Far wealthier in real cash terms than its tech or legacy competitors, Apple’s TV strategy, which has eschewed the acquisition of existing content in favour of developing a curated slate of high quality content, should be seen in the context of building added value to the less frequent buyers of its products, according to a new analysis.
Why it matters
Given the scale and prestige of the brand, Apple can afford to play the long game with its Apple TV+ streaming service. Strengthening the bundle of services that make up the Apple One bundle – including TV+, Music, Arcade, iCloud+, News+, and Fitness+ – contributes to pushing the iPhone maker’s services business in the direction of $20 billion per quarter. This stands in sharp contrast to the content arms race that has come to characterise the streaming wars.
What’s going on
Apple TV+ is a strange beast that enjoys an install base of 1.6 billion devices, a cool billion of which are iPhones.
Despite a slate of award-winning hit shows, estimates suggest that the service has an uncommonly high churn rate versus the competition.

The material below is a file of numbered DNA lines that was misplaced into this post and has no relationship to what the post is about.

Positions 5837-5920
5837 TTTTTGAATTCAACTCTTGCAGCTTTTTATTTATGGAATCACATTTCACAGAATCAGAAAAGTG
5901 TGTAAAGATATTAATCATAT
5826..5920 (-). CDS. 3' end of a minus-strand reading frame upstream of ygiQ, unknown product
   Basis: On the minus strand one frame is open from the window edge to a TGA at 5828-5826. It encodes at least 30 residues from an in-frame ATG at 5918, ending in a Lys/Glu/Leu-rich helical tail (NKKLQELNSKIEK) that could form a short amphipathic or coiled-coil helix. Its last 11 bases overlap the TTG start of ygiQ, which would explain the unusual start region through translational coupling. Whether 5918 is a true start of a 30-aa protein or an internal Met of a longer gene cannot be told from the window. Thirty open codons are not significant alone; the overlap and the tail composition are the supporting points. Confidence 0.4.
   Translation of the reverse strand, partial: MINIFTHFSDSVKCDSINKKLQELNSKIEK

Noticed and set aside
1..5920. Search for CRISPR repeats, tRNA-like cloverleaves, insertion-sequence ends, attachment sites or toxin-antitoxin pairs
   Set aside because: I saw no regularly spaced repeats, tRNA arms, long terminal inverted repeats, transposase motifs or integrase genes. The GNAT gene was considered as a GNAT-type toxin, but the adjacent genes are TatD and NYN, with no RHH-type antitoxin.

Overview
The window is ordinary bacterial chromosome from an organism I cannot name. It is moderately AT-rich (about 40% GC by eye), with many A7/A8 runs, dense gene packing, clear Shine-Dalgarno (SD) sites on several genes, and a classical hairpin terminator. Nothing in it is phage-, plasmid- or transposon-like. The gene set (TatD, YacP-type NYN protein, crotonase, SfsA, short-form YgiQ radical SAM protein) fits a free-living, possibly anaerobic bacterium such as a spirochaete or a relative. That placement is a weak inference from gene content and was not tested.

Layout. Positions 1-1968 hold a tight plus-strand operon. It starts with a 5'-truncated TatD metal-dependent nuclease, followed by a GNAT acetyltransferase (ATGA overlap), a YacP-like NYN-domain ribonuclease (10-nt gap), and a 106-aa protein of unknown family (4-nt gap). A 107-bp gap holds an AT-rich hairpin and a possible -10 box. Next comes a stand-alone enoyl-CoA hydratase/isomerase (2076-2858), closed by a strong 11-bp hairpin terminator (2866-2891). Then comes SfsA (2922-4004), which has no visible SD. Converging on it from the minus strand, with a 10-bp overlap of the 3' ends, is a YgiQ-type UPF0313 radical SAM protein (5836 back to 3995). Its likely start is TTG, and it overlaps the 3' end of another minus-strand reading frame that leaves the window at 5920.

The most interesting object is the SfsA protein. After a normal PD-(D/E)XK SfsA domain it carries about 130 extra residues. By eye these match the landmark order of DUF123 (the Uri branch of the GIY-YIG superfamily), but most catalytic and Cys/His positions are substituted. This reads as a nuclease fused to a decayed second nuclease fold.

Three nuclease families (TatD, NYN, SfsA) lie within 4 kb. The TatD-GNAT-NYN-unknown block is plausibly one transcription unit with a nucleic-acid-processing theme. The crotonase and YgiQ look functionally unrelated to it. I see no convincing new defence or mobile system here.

A different game
A new analysis by Observer suggests Apple TV+ needs to be understood as the software flipside of Amazon’s Fire TV hardware product: with high device penetration and availability across Roku, Amazon, Google, and Sony devices, it is there to both add value to existing users, strengthening a data set that will inform future development.
Hit shows like Ted Lasso might generate chatter, but doubts remain as to whether they keep customers coming back – a necessity that drives competitors to acquire catalogues of existing material that are proven hits.
Growth now is to be found in its services division as people expect their iPhones to last them longer than 12 months. The bet now is on the strength of a total ecosystem based, in part, on unmissable TV.